Luke 2:25-38 Simeon and Anna

Luke 2:25-38 Simeon and Anna

25 Now there was a man in Jerusalem called Simeon, who was righteous and devout. He was waiting for the consolation of Israel, and the Holy Spirit was upon him. 26 It had been revealed to him by the Holy Spirit that he would not die before he had seen the Lord’s Christ. 27 Moved by the Spirit, he went into the temple courts. When the parents brought in the child Jesus to do for him what the custom of the Law required, 28 Simeon took him in his arms and praised God, saying:

29   “Sovereign Lord, as you have promised,

you now dismiss your servant in peace.

30   For my eyes have seen your salvation,

31      which you have prepared in the sight of all people,

32   a light for revelation to the Gentiles

and for glory to your people Israel.”

33 The child’s father and mother marveled at what was said about him. 34 Then Simeon blessed them and said to Mary, his mother: “This child is destined to cause the falling and rising of many in Israel, and to be a sign that will be spoken against, 35 so that the thoughts of many hearts will be revealed. And a sword will pierce your own soul too.”

36 There was also a prophetess, Anna, the daughter of Phanuel, of the tribe of Asher. She was very old; she had lived with her husband seven years after her marriage, 37 and then was a widow until she was eighty-four. She never left the temple but worshiped night and day, fasting and praying. 38 Coming up to them at that very moment, she gave thanks to God and spoke about the child to all who were looking forward to the redemption of Jerusalem.


A man gets lost at sea and is presumed dead. His family and friends mourn his loss. But after a while, life goes on. His children grow up and move on, his wife remarries, his home is sold.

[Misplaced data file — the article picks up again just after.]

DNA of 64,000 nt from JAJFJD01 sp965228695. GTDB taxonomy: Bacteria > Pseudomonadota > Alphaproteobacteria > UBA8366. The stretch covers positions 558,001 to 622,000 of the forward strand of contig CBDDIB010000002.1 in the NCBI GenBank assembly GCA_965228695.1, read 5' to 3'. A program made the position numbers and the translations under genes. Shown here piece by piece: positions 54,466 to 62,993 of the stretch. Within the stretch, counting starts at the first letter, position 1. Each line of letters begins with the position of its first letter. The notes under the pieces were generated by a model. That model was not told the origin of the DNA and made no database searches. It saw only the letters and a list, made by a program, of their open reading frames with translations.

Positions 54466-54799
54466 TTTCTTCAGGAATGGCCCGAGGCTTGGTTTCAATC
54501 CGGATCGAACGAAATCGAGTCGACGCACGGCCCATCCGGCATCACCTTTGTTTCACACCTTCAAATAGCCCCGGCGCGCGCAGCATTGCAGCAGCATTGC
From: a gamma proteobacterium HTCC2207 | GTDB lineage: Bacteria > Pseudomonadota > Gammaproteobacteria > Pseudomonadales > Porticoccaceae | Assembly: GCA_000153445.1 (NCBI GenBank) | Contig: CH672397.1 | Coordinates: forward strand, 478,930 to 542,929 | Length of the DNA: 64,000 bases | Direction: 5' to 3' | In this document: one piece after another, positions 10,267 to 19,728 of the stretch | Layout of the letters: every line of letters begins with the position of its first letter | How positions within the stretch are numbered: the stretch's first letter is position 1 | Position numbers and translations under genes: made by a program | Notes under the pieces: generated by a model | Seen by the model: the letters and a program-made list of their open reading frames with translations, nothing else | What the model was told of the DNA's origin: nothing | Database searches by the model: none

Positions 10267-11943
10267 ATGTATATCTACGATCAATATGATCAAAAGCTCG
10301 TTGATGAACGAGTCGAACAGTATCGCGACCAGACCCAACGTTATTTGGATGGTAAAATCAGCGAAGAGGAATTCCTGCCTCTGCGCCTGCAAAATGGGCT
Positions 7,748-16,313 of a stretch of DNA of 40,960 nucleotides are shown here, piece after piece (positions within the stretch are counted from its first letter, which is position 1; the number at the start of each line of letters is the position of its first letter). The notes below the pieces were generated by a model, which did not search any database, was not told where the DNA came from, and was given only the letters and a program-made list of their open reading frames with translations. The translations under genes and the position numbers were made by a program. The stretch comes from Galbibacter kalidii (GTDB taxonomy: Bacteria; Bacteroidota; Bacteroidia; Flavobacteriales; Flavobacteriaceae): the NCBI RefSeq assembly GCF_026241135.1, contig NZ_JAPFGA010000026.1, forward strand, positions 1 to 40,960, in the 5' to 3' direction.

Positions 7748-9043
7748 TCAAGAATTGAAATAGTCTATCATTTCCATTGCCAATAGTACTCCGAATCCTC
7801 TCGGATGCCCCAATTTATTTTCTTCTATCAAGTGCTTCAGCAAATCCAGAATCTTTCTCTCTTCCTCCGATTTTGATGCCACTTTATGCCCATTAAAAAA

However, the man survives. After his amnesia wears off, he makes his way back home. Finally he arrives, expecting to be greeted with joy. Instead, everyone is shocked. In fact, the man has a hard time convincing everyone of who he is.

In a way, that is what happened when the Savior came into this world. John says, “He [Jesus] came to that which was his own, but his own did not receive him” (John 1:11). Jesus came to the Jews, his own family, God’s chosen people. They were the ones to whom God had given his promises to send a Savior. They were the very people who should have been most eager to welcome him.

Yet by the time Jesus was born, God’s promises were centuries old. So much had happened in the meantime that the Jews could not believe their Savior had finally come. Sadly, most of Jesus’ own people greeted him not with joy but with unbelief and scorn.

This was not true of all the Israelites. Even though God’s promises were centuries old, not everyone had given up on them. Simeon and Anna -and others like them- were still filled with anticipation. People like them remained close to God’s Word throughout their lives. They found that its age-old promises nurtured their faith and caused it to become strong. When Jesus finally came, these believers were ready for him, and they greeted him with joy.

There’s a lesson here for us, who live in the time between Jesus’ two comings. If Simeon and Anna were with us today, they would probably tell us: “Be ready! The fact that Jesus hasn’t returned yet doesn’t mean he won’t. Stay close to God’s Word.”

Prayer: Dear Lord, keep me close to your Word, and keep my faith alive. Keep me ready to meet you when you come again. Amen.